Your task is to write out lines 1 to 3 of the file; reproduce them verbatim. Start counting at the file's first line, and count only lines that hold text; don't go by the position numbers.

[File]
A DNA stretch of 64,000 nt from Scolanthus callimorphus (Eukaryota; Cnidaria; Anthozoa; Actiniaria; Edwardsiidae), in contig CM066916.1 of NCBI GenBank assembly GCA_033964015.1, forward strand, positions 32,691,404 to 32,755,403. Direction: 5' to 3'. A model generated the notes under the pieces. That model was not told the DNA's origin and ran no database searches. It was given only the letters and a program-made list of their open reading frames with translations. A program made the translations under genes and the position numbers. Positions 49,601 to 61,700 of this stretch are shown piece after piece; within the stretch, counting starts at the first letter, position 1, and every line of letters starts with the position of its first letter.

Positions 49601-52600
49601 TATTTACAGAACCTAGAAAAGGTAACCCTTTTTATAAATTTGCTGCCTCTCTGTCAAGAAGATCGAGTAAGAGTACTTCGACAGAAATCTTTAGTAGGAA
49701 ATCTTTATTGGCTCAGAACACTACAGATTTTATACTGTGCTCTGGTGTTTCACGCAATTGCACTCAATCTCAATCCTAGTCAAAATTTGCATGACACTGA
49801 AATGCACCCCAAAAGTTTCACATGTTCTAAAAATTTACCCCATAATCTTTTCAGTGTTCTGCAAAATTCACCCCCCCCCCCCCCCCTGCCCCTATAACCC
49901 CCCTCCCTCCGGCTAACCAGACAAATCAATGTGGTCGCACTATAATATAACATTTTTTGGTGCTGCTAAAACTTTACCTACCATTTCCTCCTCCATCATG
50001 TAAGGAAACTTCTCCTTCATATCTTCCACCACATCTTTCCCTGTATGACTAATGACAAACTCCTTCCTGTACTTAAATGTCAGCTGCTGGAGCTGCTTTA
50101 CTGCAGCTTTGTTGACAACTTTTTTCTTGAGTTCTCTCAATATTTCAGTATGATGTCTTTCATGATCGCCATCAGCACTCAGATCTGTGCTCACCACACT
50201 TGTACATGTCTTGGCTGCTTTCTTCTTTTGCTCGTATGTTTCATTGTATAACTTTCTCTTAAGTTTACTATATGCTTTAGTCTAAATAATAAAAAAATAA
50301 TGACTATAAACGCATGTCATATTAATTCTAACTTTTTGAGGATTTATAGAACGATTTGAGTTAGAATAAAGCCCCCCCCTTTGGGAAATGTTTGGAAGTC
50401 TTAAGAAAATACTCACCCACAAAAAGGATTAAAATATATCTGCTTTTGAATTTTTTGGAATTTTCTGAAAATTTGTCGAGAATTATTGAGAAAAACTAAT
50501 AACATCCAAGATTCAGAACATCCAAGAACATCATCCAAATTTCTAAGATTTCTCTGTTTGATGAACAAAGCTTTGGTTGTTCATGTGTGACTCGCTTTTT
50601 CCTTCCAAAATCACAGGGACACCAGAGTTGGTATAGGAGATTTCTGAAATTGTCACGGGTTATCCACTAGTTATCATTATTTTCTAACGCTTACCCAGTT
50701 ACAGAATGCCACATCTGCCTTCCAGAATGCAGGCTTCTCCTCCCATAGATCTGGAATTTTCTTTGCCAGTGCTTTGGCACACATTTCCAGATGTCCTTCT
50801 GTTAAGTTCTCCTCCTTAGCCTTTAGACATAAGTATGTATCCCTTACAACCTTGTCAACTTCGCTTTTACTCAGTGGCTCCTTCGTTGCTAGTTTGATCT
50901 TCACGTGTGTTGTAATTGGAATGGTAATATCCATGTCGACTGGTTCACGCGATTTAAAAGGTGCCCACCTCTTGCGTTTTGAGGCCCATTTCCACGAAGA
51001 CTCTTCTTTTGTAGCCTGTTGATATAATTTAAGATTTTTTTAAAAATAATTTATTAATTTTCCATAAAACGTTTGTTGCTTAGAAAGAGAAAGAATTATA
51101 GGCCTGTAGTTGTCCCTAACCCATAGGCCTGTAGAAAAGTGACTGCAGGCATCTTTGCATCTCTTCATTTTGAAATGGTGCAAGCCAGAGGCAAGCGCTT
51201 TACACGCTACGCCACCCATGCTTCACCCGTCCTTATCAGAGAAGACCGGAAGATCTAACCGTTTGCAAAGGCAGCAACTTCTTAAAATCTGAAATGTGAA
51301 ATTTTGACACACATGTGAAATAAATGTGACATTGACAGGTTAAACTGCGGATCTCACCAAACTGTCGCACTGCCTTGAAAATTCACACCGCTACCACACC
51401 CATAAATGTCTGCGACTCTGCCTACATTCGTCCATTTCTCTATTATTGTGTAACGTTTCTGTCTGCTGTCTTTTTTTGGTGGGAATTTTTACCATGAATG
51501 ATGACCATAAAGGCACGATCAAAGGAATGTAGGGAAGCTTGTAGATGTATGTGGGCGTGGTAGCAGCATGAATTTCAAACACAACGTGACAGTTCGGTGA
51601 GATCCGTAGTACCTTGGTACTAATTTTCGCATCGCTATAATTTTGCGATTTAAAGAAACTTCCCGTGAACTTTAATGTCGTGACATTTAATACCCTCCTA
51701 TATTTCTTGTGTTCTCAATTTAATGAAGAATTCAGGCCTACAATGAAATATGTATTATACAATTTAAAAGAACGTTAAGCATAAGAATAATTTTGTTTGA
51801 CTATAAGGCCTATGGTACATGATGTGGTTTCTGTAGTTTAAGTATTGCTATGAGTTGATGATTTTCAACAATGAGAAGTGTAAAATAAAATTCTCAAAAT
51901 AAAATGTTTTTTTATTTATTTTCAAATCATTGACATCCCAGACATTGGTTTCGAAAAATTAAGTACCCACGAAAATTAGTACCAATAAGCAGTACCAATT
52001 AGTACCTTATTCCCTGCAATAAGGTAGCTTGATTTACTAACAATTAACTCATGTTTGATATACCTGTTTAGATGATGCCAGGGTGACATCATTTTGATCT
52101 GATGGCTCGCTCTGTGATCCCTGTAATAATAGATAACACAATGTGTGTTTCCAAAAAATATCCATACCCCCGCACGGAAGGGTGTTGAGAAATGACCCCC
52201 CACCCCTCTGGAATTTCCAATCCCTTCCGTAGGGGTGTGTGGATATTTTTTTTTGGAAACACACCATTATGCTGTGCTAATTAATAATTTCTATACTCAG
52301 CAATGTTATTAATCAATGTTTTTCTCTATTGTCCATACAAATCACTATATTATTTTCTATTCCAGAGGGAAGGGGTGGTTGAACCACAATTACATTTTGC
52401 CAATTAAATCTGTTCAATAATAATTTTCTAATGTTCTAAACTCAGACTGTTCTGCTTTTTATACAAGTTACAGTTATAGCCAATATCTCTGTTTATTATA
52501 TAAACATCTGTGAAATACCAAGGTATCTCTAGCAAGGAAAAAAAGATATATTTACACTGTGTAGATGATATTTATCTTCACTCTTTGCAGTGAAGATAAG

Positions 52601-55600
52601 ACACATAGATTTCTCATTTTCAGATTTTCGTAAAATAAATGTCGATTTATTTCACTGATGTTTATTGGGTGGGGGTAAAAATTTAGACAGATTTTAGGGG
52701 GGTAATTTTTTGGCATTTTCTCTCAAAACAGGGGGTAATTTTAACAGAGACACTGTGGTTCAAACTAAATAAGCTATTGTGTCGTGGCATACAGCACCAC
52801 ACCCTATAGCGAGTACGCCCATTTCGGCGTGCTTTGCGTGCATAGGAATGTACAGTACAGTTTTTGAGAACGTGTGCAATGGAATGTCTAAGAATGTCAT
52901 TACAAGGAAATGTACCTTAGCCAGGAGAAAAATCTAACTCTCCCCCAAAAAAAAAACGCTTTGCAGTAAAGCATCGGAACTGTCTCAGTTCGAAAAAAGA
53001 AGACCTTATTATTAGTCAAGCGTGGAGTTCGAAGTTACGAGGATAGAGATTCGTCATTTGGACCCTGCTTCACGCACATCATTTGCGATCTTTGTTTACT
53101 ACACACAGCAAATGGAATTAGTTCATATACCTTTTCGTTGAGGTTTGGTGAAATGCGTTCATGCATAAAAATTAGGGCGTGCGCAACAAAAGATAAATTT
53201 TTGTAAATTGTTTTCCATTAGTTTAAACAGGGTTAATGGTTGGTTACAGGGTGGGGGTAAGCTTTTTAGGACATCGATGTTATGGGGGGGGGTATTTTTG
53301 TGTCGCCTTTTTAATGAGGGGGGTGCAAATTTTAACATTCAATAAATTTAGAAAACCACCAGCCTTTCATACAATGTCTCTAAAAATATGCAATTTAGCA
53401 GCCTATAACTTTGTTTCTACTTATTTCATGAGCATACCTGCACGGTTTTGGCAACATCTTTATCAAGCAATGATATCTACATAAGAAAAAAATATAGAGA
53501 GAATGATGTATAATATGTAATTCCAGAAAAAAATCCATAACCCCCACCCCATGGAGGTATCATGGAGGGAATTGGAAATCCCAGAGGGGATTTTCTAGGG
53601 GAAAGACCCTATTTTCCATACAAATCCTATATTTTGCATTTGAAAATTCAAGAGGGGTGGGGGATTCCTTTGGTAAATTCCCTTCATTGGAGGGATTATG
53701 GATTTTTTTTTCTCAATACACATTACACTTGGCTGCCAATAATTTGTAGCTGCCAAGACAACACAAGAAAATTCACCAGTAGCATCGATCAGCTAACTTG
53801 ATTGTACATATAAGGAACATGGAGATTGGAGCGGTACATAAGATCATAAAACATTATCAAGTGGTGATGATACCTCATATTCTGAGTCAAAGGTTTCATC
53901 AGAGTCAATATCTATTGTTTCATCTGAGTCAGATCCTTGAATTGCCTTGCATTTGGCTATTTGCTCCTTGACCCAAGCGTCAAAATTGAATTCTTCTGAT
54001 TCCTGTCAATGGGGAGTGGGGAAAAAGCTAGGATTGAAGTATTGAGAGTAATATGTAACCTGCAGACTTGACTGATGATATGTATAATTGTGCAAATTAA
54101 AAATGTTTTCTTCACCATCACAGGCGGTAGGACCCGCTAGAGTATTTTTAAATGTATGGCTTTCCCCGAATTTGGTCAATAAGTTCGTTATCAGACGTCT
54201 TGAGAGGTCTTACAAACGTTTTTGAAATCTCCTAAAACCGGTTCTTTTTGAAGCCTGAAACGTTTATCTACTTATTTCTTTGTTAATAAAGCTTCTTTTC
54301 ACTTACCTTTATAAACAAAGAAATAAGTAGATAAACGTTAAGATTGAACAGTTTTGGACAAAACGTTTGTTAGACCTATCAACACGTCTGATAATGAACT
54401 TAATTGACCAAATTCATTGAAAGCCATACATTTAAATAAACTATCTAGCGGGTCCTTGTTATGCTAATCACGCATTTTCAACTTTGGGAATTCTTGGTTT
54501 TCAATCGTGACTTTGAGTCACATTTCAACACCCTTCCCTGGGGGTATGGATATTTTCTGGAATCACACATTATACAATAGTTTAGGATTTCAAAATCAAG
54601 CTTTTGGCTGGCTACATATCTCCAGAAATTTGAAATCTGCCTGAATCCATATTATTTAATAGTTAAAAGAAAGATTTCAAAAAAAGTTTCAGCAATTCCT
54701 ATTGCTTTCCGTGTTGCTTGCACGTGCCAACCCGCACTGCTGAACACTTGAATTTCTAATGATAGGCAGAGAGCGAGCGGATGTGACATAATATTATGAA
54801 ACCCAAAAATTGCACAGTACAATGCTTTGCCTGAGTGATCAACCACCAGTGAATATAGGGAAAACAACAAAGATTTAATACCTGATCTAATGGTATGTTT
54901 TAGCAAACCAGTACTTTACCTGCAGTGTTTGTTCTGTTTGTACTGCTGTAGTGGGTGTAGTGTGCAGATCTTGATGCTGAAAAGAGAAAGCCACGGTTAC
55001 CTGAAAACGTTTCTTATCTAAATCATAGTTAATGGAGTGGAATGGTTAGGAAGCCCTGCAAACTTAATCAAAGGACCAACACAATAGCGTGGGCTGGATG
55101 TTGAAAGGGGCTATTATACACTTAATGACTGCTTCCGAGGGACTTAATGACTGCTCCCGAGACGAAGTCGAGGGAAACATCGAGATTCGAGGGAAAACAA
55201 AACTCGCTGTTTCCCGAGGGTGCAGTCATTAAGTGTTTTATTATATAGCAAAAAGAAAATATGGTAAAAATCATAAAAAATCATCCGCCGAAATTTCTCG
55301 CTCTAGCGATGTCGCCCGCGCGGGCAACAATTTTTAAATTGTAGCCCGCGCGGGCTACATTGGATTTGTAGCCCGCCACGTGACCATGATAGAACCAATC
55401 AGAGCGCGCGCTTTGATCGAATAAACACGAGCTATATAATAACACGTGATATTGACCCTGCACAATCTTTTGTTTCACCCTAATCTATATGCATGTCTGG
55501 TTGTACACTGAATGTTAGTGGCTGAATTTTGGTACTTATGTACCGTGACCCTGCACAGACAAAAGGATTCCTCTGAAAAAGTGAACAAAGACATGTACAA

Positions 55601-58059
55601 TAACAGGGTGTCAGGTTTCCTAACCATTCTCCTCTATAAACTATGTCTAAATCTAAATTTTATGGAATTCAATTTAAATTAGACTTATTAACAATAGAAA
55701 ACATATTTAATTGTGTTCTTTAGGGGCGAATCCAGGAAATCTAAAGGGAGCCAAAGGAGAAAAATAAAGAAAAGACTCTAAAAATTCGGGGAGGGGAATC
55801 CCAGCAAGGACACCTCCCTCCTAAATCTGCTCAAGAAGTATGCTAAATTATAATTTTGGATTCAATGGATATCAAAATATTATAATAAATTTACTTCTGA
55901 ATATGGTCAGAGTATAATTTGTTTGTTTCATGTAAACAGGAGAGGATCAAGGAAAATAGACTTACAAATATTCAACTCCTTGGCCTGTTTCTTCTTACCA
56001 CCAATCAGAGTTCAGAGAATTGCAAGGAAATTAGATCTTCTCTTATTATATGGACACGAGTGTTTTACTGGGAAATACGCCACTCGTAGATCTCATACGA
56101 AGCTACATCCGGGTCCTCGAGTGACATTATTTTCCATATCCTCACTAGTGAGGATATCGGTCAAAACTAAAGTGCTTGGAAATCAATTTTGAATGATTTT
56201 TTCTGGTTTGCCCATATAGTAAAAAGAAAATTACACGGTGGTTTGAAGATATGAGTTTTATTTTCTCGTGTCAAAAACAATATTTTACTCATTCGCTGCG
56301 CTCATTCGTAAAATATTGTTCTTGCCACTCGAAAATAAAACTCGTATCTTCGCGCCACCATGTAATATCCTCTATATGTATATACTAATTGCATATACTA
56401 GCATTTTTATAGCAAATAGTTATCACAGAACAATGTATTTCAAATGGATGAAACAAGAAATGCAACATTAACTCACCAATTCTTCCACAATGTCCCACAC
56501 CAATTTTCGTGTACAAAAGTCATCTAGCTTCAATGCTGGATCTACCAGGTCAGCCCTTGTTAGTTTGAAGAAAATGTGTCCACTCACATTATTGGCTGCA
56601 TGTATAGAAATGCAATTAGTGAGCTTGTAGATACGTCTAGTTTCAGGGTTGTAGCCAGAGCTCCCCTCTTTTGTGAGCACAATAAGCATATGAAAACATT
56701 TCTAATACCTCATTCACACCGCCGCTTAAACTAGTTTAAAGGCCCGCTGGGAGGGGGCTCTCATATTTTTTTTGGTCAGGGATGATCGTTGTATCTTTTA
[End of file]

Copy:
A DNA stretch of 64,000 nt from Scolanthus callimorphus (Eukaryota; Cnidaria; Anthozoa; Actiniaria; Edwardsiidae), in contig CM066916.1 of NCBI GenBank assembly GCA_033964015.1, forward strand, positions 32,691,404 to 32,755,403. Direction: 5' to 3'. A model generated the notes under the pieces. That model was not told the DNA's origin and ran no database searches. It was given only the letters and a program-made list of their open reading frames with translations. A program made the translations under genes and the position numbers. Positions 49,601 to 61,700 of this stretch are shown piece after piece; within the stretch, counting starts at the first letter, position 1, and every line of letters starts with the position of its first letter.

Positions 49601-52600
49601 TATTTACAGAACCTAGAAAAGGTAACCCTTTTTATAAATTTGCTGCCTCTCTGTCAAGAAGATCGAGTAAGAGTACTTCGACAGAAATCTTTAGTAGGAA